Dr Abbasi said he knew the doctors had made up their mind that they will put Zainab off the life support and that’s why he chose to remain by her side. The doctors didn’t like that, he said, and they asked the police to come and remove us.
Within minutes, four officers from the Northumbria Police arrived while Dr Abbasi was holding his daughter’s hand at her bedside; Dr Aliya Abbasi, the couple’s teenage son, sat there. The police asked the parents to step away.
Dr Abbasi told the police that being an NHS doctor, he knew about his rights and that the police had no legal grounds to remove him from there because he had done nothing wrong and was there because as a parent, he had the right to be with his daughter.
“I didn’t want to move from there because I knew that they will take my daughter off the life support. That’s exactly what they wanted to do,” he told Geo and The News. “The hospital staff lied to the police that I was being disruptive and aggressive. That’s not true. I was only standing up for my rights, for rights of my daughter.”
The first policeman dragged Dr Aliya to the floor after she asked them not to remove her husband.
“I was told that I should not speak as it was not about me but my husband. I was pinned on a chair by two security guards. They didn’t respect my rights as a Muslim woman, as a woman, [and] as a member of the public,” said Dr Aliya. “They held me back with so much force that I was left with bruises on my arms and I had to get medical treatment for the injury caused by the heavy handed security team.”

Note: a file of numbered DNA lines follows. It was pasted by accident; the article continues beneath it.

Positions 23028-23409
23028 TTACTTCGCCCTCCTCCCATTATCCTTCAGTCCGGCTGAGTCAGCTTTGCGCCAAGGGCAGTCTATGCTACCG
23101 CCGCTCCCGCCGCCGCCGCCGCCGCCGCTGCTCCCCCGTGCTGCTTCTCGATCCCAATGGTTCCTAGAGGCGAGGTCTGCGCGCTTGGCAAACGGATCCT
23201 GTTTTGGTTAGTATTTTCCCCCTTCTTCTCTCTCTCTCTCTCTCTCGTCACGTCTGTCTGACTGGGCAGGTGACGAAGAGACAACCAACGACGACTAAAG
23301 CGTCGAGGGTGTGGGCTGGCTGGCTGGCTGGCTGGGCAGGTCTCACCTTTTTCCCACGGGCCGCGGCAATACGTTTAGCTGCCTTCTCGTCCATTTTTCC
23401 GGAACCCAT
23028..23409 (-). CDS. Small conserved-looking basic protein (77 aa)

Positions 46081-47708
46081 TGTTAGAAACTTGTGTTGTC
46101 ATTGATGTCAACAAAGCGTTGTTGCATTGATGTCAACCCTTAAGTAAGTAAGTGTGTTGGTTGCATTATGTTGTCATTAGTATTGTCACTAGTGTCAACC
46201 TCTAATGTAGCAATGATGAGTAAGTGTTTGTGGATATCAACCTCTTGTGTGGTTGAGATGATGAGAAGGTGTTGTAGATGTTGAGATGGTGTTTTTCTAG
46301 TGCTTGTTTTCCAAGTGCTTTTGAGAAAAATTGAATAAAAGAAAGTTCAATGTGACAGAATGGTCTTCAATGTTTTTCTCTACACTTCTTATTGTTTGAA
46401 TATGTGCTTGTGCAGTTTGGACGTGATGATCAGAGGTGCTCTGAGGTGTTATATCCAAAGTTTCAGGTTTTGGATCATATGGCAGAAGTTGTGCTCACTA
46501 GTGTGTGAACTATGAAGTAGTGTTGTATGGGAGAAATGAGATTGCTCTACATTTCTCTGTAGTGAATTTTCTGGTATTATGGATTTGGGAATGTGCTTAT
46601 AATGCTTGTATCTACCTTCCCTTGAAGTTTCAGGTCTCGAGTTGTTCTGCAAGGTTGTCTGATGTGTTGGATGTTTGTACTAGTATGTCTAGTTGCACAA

Dr Aliya said she saw how her husband was dragged down to the ground and mishandled by the police. When I cried for help they drew the curtain so I couldn’t see what the police were doing to him, she said.
“They drew the curtain while pinning me on the chair, by force, but I could hear screams of my husbands as he was beaten by the police,” she said. The police abused my husband. I requested to the police that he’s a heart patient but they didn’t care and didn’t want to listen. They were ruthless in how they treated my husband.”
“In hindsight, I believe that I would be treated very differently if I was not a Muslim and an Asian. I was wearing the hijab and that mattered,” she said. “While we were in the hospital, we saw a lot of swearing by the parents whose kids were there but the police and the hospital staff took no action. They called the police only on us, to humiliate and beat us.”
While Dr Aliya was restrained and stopped from coming to the rescue of her husband, police officers pulled her husband to the floor. He was physically restrained, his legs were strapped together, he was handcuffed and wheeled out of the area.